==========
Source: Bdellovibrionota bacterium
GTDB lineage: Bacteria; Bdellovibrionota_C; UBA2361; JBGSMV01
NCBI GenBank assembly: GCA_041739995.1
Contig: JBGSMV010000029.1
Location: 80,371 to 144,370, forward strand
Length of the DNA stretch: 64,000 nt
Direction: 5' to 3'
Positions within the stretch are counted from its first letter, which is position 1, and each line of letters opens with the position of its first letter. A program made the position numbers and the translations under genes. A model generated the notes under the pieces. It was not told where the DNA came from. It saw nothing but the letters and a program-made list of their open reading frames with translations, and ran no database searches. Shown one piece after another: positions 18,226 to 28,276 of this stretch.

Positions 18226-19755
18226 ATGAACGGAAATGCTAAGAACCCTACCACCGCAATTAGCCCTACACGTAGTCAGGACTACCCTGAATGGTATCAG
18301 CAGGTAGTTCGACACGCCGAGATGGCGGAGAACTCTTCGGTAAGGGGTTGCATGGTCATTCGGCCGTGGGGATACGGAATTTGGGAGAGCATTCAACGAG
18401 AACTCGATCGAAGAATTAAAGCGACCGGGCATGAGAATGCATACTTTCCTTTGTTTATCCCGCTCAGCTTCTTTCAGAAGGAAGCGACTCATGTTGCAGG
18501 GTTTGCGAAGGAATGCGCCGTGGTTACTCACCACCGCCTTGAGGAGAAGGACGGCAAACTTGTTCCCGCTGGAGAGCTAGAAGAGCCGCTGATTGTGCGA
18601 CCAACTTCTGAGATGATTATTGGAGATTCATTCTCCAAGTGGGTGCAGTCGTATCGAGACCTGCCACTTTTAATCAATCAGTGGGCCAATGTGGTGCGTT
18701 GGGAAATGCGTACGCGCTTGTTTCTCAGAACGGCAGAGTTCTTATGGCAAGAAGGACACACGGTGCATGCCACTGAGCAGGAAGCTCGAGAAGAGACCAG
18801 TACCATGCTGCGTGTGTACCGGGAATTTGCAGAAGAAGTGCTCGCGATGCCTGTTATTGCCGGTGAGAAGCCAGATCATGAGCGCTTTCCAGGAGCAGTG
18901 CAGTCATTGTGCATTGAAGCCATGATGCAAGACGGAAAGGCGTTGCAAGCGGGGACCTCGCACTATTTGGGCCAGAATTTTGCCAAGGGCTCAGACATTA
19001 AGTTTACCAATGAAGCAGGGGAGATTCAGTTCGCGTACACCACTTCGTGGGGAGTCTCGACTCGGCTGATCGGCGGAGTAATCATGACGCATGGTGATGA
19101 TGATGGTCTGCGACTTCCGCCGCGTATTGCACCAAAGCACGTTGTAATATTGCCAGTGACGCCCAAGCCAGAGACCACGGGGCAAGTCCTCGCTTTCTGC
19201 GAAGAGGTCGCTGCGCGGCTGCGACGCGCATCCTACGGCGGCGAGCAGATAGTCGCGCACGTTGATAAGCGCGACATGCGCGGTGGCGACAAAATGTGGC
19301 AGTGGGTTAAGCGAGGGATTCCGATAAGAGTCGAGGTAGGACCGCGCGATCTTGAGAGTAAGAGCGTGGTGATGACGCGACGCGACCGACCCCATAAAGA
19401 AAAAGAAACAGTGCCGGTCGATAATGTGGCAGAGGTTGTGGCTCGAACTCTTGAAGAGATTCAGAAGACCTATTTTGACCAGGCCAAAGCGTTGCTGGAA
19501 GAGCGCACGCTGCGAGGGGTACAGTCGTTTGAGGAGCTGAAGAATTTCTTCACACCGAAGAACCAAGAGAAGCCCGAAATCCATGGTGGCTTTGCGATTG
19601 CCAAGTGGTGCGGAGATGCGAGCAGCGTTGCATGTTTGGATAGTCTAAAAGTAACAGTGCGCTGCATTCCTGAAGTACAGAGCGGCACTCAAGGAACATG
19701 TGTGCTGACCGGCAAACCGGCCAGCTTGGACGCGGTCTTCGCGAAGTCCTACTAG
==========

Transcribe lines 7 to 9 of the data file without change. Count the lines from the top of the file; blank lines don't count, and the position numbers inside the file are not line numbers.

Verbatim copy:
Direction: 5' to 3'
Positions within the stretch are counted from its first letter, which is position 1, and each line of letters opens with the position of its first letter. A program made the position numbers and the translations under genes. A model generated the notes under the pieces. It was not told where the DNA came from. It saw nothing but the letters and a program-made list of their open reading frames with translations, and ran no database searches. Shown one piece after another: positions 18,226 to 28,276 of this stretch.

Positions 18226-19755